Driving range. Marking the largest tech IPO in five years, Uber priced its shares at $45, the low end of its planned range, to raise over $8 billion in fresh backing. The deal values the #1 ride hailing firm in the world at about $82 billion, which could rise or fall when trading, under the symbol UBER, starts later today. What was the prior larger IPO? Answer below. The company also disclosed it has reached a settlement with 60,000 drivers who had sought arbitration over their employment classification. The deal could cost the company up to $170 million.
Mining for moolah. They say on Wall Street that markets don’t hit bottom and start rising until after capitulation, when all the disappointed sellers have given up and gone home. Maybe bitcoin has passed that stage, as the cryptocurrency finally seems to be on the rise. On Thursday, bitcoin nearly reached $6,000, its highest level in 2019.
Dropped in the toilet. Speaking of hitting bottom, smartphones sales in North America in the first quarter totaled just 36 million, the lowest in five years, according to research firm Canalys. The 18% drop from last year’s first quarter was also the steepest decline ever seen in the market. Apple grabbed 40% of the shrinking market, Samsung 29%, and LG 13%.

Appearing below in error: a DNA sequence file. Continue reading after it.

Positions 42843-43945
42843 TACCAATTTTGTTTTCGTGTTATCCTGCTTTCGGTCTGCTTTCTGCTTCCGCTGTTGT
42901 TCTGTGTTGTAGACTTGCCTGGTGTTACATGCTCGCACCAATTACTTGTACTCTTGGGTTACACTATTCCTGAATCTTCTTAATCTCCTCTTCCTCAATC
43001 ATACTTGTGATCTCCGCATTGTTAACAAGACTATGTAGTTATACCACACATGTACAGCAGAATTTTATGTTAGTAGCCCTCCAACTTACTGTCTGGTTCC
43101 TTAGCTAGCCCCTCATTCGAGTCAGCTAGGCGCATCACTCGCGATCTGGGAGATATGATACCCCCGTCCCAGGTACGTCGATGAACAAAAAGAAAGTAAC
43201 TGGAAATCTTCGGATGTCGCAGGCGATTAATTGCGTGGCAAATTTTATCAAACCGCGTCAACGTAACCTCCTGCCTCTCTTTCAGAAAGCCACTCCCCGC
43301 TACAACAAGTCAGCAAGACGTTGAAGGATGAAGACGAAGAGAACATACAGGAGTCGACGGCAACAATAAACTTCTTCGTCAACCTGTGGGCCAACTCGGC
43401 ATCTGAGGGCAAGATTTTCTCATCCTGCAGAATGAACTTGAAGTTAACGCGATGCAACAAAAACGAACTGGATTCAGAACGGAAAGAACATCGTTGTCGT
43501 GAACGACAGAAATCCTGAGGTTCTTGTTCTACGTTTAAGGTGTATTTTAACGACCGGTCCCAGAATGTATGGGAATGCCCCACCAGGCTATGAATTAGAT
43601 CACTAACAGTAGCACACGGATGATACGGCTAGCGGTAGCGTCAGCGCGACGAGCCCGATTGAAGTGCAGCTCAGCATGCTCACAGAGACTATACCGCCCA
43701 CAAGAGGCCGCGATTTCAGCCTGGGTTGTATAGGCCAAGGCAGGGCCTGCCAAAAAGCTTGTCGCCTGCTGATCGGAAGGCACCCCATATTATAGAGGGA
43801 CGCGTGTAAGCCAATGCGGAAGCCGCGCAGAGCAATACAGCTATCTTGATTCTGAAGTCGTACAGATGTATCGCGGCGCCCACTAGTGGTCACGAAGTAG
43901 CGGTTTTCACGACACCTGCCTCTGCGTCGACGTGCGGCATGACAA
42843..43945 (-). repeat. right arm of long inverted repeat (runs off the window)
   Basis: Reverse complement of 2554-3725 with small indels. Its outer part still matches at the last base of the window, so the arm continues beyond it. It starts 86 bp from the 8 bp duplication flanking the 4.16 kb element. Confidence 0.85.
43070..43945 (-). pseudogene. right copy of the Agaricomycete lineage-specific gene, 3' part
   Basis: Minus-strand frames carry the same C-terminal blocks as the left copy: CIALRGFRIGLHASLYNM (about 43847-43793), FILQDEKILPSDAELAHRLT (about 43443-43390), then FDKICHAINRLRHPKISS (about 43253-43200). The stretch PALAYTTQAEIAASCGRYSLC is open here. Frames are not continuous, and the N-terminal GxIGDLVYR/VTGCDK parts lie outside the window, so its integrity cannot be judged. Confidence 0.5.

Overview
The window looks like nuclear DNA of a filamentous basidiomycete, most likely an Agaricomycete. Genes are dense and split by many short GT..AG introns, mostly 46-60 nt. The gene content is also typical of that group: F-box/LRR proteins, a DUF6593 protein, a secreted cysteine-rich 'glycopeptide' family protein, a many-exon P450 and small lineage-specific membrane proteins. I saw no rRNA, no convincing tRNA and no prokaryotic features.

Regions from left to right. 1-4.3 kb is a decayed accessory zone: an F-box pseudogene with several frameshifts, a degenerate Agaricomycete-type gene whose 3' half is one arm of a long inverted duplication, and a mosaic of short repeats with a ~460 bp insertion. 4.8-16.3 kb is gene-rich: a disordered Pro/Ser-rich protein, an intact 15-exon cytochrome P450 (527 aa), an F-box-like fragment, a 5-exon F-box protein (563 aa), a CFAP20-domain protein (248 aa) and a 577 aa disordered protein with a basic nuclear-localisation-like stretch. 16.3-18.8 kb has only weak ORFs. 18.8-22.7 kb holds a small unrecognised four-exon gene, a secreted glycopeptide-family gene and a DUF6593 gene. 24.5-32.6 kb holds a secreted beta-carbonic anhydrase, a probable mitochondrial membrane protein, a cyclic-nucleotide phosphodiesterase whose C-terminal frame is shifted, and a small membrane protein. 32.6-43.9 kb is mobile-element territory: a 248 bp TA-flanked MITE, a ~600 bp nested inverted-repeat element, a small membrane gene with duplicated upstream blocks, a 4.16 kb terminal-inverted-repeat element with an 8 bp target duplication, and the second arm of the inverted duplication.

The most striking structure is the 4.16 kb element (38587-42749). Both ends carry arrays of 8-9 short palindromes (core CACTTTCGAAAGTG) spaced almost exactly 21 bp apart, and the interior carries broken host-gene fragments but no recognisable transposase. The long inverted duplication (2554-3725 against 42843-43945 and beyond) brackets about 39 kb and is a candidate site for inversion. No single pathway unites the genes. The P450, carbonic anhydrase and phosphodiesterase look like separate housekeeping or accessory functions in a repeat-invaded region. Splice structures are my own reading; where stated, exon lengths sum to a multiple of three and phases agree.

Running up the score. More-than-a-cloud-storage-site Dropbox pleased investors, reporting first quarter revenue rose 22% to $386 million while adjusted earnings per share rose 25% to 10 cents. Shares of Dropbox, already up 14% this year, gained another 7% in premarket trading on Friday. At Chinese e-commerce platform JD.com, service revenue jumped 44% to $1.9 billion, helping push up its shares 10%. They’ve already gained 31% this year. At Symantec, the story wasn’t the $1.2 billion of revenue, but the departure of CEO Greg Clark, who wants to spend more time with his ailing father. The shares had been up 17% this year but plunged 15% in premarket trading.
Rejected. The state-owned wireless carrier of China, China Mobile, won’t be offering service to Americans after the Federal Communications Commission voted unanimously on Thursday to reject its application. The state link raises the risk that the carrier could “conduct activities that would seriously jeopardize the national security, law enforcement and economic interests of the United States,” FCC chair Ajit Pai said.
Fly me to the moon. Space loving Amazon CEO Jeff Bezos on Thursday unveiled a design for a moon lander that his other company, Blue Origin, could build to help NASA get back to the celestial body in a few years. “We are going to build a road to space,” Bezos said at the unveiling. “And then amazing things will happen.” Rival space loving billionaire Elon Musk couldn’t resist tweaking Bezos on Twitter with an off-color joke.